How to improve your child’s coordination



Now is the time for “movement snacks”

Improve your childs coordination with movement


Once your child begins to walk and talk, you soon realize with astonishment how much they can actually do on their own – both good and bad. But one thing they cannot do – at least in our modern world, especially our winter lockdown world – is move as much they need to in order to develop the necessary coordination to have a healthful, full life of physical engagement.

ParentsBrock Armstrong – AKA “the Get Fit Guy” – knows these difficulties, but maintains you can still do right by your kids by introducing them to “movement snacks.” 

As he writes: “Similar to not simply giving your child one big meal per day, which would probably leave them grumpy, trying to give them all of their movement in one big recess or PE class per day is typically going to have them first exhausted and then rambunctious.

“There are also little things called mechanoreceptors in all of their little developing bones that can only feel certain styles of movement. Based on those styles of movement, there are important chemical changes created by the different angles and bone positions a child uses.”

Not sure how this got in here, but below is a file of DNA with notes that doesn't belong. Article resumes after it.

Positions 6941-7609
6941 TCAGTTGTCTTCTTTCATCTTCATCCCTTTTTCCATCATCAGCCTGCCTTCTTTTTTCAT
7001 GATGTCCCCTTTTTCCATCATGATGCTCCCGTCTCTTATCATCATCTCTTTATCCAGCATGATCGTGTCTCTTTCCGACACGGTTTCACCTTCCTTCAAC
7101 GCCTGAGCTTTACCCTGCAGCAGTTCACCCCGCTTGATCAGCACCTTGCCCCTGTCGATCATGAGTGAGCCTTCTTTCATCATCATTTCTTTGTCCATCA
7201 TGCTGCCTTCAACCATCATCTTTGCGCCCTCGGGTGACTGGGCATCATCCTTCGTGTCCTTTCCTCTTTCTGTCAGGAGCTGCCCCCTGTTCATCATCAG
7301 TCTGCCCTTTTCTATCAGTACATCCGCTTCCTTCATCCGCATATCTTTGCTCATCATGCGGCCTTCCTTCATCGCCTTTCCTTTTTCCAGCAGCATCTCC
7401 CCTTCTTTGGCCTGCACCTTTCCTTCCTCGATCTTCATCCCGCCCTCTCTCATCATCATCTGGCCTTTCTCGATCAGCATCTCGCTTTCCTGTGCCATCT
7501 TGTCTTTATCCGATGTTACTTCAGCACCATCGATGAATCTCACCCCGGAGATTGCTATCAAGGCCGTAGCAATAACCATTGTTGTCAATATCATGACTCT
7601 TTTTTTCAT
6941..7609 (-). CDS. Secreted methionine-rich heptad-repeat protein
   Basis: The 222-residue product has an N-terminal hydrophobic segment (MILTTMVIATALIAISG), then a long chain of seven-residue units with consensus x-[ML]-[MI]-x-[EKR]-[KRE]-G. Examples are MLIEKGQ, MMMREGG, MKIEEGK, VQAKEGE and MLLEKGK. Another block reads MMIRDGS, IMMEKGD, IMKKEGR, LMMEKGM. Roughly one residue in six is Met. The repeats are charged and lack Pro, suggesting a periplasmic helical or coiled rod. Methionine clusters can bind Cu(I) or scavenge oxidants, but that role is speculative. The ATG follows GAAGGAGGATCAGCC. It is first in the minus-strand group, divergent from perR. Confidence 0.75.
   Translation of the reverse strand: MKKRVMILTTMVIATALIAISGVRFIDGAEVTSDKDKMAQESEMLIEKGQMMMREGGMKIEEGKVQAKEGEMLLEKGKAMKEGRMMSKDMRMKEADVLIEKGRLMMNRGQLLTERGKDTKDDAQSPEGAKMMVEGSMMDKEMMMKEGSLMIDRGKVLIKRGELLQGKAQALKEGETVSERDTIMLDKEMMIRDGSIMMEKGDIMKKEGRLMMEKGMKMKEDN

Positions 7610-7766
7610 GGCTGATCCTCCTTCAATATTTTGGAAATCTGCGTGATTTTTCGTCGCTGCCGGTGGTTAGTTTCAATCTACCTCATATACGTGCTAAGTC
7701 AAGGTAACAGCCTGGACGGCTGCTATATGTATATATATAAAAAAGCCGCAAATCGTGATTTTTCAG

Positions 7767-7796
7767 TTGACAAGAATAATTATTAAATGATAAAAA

To help you help your child build coordination, he offers a list of types of movement exercises, many of which are perennial and timeless, the very opposite of sedentary playing of video games or watching television, which everybody knows will turn your kid into a miserable slug. Armstrong’s list reads like an account of middle-aged me running around an early 70s playground.

READ MORE: Being careful vs. being brave

Armstrong advocates what he calls Structured or Unstructured Play, for example playing tag, jumping rope, throwing and catching a ball. “Anything that involves moving their bodies (and having fun doing it) is on the table here.”

Other suggestions include Walking, Hanging from the Upper Body, Hanging from the Lower Body, and Swinging through Space using swinging on “traveling rings.” 

Armstrong is also a fan of Crawling, Running, and, my favorite: Falling Down.

As to Falling Down, he writes: “Believe it or not, falling down (and getting back up again) contributes to building strength and coordination. It does wonders for the development of proprioception, our innate awareness of where our bodies are in space.”

Armstrong strongly advises not purchasing “a bunch of expensive toys” or enrolling your child in time-consuming lessons. Rather, simply take a walk – actually a lot of walks – with your youngster. Just like old times.

Thanks to Parents.com.



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